New Sony Cassette Tape Can Hold 185 Terabytes Of Data

By Miles Bowe / May 5, 2014

This week, during the International Magnetics Conference in Dresden, Sony revealed a new project they’ve been working on which pushes an old medium to places unimaginably new. Using a new technique, the company has developed a cassette tape that can hold 148 gigabytes per square inch. Which means one inch of this tape holds more data than an entire Bluray disc. A full cassette could hold up to 185 terabytes, which is an amount so enormous it’s difficult to even realistically imagine (I mean, that’s over 180,000 gigs). ExtremeTech.com explained a little bit about the process by which Sony created this record breaking storage amount:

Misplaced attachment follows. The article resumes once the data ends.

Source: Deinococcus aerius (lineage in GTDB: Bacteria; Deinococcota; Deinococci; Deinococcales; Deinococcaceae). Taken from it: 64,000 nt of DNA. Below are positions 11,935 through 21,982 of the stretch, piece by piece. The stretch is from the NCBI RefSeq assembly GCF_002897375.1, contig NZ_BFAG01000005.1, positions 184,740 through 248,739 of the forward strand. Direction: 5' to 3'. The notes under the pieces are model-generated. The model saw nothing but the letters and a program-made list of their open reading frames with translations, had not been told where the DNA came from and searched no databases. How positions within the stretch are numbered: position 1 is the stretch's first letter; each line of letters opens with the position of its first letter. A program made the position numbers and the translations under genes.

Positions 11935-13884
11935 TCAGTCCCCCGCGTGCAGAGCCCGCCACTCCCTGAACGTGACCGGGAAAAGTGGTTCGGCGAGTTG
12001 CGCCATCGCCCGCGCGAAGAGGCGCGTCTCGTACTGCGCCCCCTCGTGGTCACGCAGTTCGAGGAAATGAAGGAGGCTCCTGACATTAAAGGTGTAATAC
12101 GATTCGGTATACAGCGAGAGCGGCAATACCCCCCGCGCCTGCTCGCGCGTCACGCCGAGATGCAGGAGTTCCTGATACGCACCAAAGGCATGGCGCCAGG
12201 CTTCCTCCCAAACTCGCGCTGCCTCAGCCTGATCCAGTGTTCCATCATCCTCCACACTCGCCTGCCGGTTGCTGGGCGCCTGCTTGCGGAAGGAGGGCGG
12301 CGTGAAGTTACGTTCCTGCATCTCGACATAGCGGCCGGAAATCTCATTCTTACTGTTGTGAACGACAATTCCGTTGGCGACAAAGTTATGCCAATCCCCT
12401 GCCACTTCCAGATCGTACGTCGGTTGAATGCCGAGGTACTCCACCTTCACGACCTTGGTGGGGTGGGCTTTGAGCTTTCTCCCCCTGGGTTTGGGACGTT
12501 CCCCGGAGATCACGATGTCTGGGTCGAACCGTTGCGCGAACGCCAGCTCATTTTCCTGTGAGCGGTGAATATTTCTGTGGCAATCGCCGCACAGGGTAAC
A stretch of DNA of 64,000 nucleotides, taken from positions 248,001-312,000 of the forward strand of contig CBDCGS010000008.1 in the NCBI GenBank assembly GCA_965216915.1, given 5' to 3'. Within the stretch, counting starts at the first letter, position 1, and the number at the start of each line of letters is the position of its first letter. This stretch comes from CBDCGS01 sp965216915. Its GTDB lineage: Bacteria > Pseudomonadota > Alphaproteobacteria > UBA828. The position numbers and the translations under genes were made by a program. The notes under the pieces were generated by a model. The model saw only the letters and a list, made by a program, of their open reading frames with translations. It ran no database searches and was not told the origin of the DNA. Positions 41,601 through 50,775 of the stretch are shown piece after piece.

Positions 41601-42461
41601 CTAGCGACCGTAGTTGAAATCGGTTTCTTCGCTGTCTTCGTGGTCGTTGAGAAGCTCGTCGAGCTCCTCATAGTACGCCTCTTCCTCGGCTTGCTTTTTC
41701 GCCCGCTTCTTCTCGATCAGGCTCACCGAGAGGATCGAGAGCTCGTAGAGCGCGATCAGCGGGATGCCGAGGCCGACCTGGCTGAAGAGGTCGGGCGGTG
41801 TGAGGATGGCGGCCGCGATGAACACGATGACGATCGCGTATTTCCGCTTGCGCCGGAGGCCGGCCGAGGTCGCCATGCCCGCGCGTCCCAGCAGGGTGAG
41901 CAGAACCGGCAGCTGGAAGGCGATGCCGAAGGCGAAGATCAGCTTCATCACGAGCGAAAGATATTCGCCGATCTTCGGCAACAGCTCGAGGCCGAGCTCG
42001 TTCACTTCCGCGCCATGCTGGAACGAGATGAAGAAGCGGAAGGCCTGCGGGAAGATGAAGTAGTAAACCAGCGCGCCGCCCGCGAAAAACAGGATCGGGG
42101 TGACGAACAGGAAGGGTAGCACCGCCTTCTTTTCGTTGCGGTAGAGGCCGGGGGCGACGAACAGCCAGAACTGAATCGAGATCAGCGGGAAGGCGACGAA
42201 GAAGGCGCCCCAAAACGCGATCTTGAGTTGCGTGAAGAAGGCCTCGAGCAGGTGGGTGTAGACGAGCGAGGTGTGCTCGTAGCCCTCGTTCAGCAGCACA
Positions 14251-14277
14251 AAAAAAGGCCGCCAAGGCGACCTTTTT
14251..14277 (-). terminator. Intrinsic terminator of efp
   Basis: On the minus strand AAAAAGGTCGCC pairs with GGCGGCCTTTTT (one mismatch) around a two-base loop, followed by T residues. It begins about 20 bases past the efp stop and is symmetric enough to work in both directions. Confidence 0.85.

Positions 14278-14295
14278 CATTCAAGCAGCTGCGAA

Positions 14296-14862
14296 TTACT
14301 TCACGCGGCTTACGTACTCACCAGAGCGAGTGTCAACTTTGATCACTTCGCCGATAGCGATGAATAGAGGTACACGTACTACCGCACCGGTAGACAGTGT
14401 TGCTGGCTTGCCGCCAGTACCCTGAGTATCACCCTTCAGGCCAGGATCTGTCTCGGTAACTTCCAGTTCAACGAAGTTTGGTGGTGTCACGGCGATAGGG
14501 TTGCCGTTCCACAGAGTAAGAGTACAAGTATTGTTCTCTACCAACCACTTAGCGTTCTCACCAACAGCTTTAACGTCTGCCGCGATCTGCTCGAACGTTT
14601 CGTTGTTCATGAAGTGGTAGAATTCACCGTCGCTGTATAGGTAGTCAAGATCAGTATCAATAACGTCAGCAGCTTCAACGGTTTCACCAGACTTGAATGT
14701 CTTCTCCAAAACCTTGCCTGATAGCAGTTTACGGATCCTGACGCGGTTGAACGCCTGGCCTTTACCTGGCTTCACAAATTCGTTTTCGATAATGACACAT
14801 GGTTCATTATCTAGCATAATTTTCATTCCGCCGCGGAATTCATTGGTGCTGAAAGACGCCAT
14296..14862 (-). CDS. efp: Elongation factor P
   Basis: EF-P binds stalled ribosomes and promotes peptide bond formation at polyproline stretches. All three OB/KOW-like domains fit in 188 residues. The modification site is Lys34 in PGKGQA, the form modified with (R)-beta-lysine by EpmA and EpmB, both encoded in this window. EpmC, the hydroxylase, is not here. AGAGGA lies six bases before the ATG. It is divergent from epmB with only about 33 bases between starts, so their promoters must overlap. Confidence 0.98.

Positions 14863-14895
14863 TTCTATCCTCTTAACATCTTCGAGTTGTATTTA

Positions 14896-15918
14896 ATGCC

Sony employed the use of sputter deposition, which creates layers of magnetic crystals by firing argon ions at a polymer film substrate. Combined with a soft magnetic under-layer, the magnetic particles measured in at just 7.7 nanometers on average, able to be closely packed together.

Sony has announced plans to go commercial with the tape and continue experimenting and pushing the development technique further. While this is really incredible, and there’s the potential for some beneficial applications, don’t jump on this being an iPod-killer or some grand step forward in music, movie, or video game storage. As ExtremeTech points out, the read and write times for tape are still extremely bad and have always been better suited to being a space for data backup. So we’re not taking the first steps toward a retro-futurist utopia, but nonetheless the potential for this is impressive.